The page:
The independent newspaper of the University of Iowa community since 1868

The Daily Iowan

The independent newspaper of the University of Iowa community since 1868

The Daily Iowan

The independent newspaper of the University of Iowa community since 1868

The Daily Iowan

This loss might just bug Ferentz for a while

Iowa head coach Kirk Ferentz watches his team during a timeout of the Iowa-NDSU game at Kinnick on Saturday, Sept. 17, 2016. NDSU defeated Iowa in the final seconds of the game with a 37-yard field goal, 23-21. (The Daily Iowan/Margaret Kispert)

By Jordan Hansen | [email protected]

“Of all the stats, they held you to 34 net yards for rushing. Could you have imagined even as good as they are that they could do something like that?”

Kirk Ferentz sighed — a small, very subtle one — but it was a tiny sign of frustration and, perhaps, anger boiling underneath about Iowa’s 23-21 loss to North Dakota State on Sept. 17.

He wasn’t mad at the question, or the reporter who asked it, but at the substance of it. Here he was, a celebrated football coach of offensive linemen and efficient rushing offenses, held to negative-7 rushing yards in the second half of a game against a lower-division opponent.

Frustration was probably just the very tip of the various emotions roiling inside.

“Well, yeah, you certainly hope not,” he said. “You can imagine anything with these guys, but you certainly hope that isn’t the case. But I’ll go back to the mistakes. We came out in the second half, hit a big run on them, and got that called back.”

The run Ferentz was referring to was, as a fellow reporter calculated, likely what would have been a 62-yard LeShun Daniels dash that would have put Iowa fewer than 5 yards from North Dakota State’s end zone.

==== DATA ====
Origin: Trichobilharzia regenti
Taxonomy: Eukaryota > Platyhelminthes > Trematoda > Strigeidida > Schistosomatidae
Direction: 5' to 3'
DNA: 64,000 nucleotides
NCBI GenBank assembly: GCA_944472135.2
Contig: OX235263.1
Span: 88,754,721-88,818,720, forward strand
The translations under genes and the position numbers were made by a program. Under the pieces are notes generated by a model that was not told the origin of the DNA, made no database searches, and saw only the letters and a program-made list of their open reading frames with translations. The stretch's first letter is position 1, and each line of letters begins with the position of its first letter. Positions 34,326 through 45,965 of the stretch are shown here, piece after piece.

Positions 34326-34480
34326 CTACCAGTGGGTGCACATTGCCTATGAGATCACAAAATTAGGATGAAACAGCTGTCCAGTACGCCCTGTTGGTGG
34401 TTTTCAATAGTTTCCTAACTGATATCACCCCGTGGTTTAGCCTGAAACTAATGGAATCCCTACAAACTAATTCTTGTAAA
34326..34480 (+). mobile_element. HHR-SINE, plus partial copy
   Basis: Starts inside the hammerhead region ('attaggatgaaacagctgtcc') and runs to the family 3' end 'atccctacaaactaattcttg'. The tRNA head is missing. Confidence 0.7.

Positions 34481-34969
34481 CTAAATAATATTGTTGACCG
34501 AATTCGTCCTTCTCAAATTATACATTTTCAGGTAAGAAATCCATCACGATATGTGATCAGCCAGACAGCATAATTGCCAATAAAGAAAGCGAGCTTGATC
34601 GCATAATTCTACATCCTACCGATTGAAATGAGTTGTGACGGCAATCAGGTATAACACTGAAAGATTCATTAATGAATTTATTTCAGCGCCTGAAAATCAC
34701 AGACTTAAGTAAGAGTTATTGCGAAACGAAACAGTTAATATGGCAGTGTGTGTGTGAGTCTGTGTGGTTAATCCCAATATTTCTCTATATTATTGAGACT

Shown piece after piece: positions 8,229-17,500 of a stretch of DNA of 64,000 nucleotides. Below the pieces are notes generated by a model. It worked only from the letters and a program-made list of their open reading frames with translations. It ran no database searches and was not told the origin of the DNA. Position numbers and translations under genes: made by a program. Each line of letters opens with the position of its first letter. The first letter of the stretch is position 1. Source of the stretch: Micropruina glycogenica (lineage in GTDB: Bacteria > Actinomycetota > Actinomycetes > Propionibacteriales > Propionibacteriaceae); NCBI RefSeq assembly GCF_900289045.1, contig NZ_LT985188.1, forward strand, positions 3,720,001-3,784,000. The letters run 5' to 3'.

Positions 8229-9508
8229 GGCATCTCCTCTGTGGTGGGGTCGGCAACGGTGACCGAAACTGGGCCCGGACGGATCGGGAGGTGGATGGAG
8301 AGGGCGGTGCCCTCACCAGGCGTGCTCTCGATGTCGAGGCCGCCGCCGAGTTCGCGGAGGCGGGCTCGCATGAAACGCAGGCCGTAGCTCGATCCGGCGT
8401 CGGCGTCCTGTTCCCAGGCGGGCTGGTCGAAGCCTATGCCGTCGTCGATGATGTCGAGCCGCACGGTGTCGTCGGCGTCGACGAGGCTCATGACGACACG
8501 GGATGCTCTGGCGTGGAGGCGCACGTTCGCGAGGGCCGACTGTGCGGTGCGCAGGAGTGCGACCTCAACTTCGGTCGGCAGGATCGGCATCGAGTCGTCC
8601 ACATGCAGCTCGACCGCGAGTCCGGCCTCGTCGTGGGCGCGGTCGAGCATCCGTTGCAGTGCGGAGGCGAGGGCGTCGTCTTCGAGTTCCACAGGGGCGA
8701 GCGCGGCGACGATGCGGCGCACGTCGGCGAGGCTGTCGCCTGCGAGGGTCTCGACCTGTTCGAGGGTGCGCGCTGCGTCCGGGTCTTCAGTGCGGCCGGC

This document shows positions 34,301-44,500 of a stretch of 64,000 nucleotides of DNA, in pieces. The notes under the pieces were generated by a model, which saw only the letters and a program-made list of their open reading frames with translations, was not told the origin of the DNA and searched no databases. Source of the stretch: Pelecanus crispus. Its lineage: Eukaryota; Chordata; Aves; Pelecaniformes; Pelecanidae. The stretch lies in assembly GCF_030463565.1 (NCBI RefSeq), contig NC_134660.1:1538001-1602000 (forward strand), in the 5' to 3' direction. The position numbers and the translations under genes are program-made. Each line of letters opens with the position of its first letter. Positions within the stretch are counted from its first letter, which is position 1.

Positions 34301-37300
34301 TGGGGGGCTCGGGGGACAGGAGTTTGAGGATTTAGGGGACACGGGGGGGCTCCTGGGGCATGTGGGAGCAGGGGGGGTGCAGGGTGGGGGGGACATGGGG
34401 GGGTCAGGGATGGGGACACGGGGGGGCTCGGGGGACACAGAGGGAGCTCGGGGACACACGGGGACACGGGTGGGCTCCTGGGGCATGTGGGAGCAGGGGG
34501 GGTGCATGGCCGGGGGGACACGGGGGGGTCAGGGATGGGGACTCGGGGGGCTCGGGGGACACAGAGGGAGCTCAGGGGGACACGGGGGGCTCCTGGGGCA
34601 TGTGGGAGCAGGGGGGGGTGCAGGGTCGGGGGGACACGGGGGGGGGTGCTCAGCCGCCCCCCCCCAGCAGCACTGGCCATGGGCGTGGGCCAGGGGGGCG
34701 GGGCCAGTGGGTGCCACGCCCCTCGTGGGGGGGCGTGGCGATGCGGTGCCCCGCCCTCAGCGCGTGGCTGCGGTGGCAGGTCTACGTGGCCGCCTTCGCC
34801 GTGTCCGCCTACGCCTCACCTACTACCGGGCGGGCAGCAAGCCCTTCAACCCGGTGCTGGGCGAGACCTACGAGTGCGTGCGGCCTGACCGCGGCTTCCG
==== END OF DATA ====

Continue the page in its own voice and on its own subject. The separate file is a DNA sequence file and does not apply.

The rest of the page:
George Kittle was the culprit on the penalty. The tight end hooked the Bison defensive end with his arm, and the ref pulled the flag, calling holding. It was a costly miscue.

Had the play stood, the Hawkeyes would have very likely scored on the possession, increasing a 7-point lead into double digits. Instead, Iowa ended up having to punt.

The Bison marched down the field, scoring a touchdown to even the game at 14.

Certainly, the loss was far from Kittle’s fault alone — there is plenty of responsibility to go around. Even so, it was a disappointing play from the tight end, who ended the day with 5 catches on 8 targets for 110 yards.

But Kittle could not have cared less about his personal achievements after the game. He prides himself as a good run blocker (Pro Football Focus has had him ranked this week as the best blocking TE in the country), and 34 yards on the ground rushing has to be frustrating for him.

“I’m not even thinking about it; I didn’t play well enough in the run game,” Kittle said when asked how he felt about his receptions. “They played with an intensity that we couldn’t match.”

Blocking, however, is a team effort, and the rest of his cohorts along the offensive line struggled as well. Offensive tackle Cole Croston made several mistakes over the course of the game, as did second-time starting center Lucas LeGrand and guard Keegan Render.

False starts were a slight problem, but the biggest issue came in pass protection. The Bison recorded 2 sacks and 2 QB hits. There were other times when Beathard got clobbered as well.

All-in-all, not a pretty day for the unit.

Now, however, the real challenge comes. The Hawkeyes have nine regular-season games on their schedule remaining — their entire Big Ten slate.

“We’re going to watch film on Sunday, learn from it, and move on,” LeGrand said. “We have to get ready for the next game.”

Follow @JordyHansen for Iowa football news, updates and analysis.

More to Discover